Chief Minister N. Chandrababu Naidu’s assurance that village precincts and their culture and heritage would be safeguarded as a priority in the capital region has brought enormous relief to the residents.
A fear that the tsunami of works to be carried out in this part of the State as part of development may damage the fabric of their ancient lifestyle and thus the heritage associated with it has been giving sleepless nights to the old-timers.
Ideally, this could be done to all the villages. But, in reality, depending on careful cultural mapping, community engagement and feasibility of options for interventions, at least three or four villages could be safeguarded to international standards, opine experts.
Parakala Prabhakar, Advisor (Communications) to the Government, who chairs the Culture Committee, has said: “No city has so consciously evolved cognizant of its flora, fauna and villages. It is a Telugu, Andhra city that is consciously inspired by its past and is now visioning into the future. It is a people’s capital where the names, designs, edifices will all be tempered by the diversity, both cultural and biological, of Andhra Pradesh.”
Amareswar Galla, Committee member and Chief Curator of Amaravathi Heritage Town, finds the whole process responsive, innovative and inspirational. He says much of the past discussions were based on catalogues of kings and queens, de-contextualised antiquities with hardly any consideration of associated meanings, stories, traditions and intangible heritage.
“But now we have a fantastic opportunity to critically reflect and move forward on all those things that inform our heritage consciousness as Andhra people are making us feel proud of a capital that is reflective and revealing of our layers of heritage values through contemporary creativity, design and architecture.”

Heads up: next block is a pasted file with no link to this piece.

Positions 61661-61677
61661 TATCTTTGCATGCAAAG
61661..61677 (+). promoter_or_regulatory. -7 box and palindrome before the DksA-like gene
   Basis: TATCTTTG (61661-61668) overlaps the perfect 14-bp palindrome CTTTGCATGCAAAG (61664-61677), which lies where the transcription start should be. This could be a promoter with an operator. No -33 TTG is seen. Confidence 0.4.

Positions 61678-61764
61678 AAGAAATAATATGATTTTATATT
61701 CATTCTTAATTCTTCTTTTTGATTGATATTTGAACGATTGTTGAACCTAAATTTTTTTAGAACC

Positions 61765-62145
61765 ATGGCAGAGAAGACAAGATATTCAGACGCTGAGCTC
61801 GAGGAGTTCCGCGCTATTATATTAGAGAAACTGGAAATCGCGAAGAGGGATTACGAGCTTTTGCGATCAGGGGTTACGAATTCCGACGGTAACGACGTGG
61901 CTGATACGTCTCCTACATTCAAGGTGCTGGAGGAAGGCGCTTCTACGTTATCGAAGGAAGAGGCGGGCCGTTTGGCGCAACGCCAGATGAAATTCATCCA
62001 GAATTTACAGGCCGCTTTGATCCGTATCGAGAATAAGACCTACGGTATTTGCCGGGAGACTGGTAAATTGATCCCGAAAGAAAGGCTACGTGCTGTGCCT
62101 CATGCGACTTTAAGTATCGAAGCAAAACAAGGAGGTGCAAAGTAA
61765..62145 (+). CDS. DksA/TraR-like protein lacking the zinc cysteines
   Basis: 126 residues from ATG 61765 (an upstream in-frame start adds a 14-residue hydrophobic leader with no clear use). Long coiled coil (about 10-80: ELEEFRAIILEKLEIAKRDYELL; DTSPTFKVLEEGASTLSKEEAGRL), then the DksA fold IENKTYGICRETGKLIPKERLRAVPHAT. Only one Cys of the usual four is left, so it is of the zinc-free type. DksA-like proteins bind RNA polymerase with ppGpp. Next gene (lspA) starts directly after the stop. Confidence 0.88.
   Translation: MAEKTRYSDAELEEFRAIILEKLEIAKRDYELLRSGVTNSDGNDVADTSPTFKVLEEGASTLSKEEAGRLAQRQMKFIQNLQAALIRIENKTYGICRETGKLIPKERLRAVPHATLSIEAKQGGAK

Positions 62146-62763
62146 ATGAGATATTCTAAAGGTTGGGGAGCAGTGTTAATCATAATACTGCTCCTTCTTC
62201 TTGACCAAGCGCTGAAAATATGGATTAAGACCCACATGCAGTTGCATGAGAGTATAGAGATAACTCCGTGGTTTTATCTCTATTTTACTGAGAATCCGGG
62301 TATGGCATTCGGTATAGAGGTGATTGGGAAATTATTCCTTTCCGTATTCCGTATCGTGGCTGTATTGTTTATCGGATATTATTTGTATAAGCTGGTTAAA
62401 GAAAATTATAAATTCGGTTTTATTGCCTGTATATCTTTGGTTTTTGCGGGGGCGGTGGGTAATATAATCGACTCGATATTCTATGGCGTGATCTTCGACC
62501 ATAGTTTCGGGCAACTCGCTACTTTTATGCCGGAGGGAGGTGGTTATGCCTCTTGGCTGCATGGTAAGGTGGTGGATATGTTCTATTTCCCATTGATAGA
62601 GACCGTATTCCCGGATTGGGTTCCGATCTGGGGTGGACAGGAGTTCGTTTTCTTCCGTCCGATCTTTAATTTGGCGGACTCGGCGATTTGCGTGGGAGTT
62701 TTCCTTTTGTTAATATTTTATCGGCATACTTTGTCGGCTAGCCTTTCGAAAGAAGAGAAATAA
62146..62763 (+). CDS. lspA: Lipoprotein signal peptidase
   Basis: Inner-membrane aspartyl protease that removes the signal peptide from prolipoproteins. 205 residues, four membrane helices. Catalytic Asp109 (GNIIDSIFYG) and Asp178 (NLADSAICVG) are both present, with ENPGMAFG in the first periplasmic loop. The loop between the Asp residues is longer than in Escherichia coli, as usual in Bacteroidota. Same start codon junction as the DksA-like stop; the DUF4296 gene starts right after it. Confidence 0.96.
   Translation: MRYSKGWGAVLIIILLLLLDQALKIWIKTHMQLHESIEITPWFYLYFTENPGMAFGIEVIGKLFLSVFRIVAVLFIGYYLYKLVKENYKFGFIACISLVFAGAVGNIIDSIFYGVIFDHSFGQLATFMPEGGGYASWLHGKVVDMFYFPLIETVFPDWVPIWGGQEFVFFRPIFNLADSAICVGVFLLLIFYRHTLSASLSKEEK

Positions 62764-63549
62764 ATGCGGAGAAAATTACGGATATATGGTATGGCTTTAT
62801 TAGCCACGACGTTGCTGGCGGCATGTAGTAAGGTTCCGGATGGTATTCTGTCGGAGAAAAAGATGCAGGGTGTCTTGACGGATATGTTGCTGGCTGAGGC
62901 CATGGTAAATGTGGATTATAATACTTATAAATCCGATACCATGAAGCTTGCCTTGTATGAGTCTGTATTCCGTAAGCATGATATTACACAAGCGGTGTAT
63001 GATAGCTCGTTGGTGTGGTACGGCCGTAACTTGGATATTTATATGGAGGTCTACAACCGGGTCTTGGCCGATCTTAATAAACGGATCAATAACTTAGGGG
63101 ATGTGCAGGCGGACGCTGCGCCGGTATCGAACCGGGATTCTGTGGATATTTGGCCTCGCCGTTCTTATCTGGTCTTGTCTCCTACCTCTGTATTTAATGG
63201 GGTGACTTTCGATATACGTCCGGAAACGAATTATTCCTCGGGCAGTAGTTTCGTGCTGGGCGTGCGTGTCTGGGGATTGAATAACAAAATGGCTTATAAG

Professor Galla was the first Chairman of the Joint Heritage Committee of Canberra, the Federal Capital of Australia, a fully planned and more than a 100-years-old national capital. During his term, he also networked and examined other planned capitals such as Ottawa, Brasilia, Pretoria and Islamabad. He says the biggest challenge would be to safeguard the ‘atmosphere in the villages and cultural landscapes that carry the signature of Andhra people’.
Making the locals part of the preservation drive, he chaired a meeting in Thullur with officials, elected individuals, farmers and village elders explaining to them how other nations have enabled traditional heritage of villages to continue with planned expansion of capital regions.
Citing examples of Hoi An near Danang in Vietnam and Hahoe village near Andong in Korea, Prof. Galla said they were made possible through active participation of the local communities.
At Lingayapalem, sarpanch Anumolu Satyanarayana brought together key people in the village to garner their views and suggestions.
The momentum, as one can see, has started to develop a framework for safeguarding the village heritage in the capital region.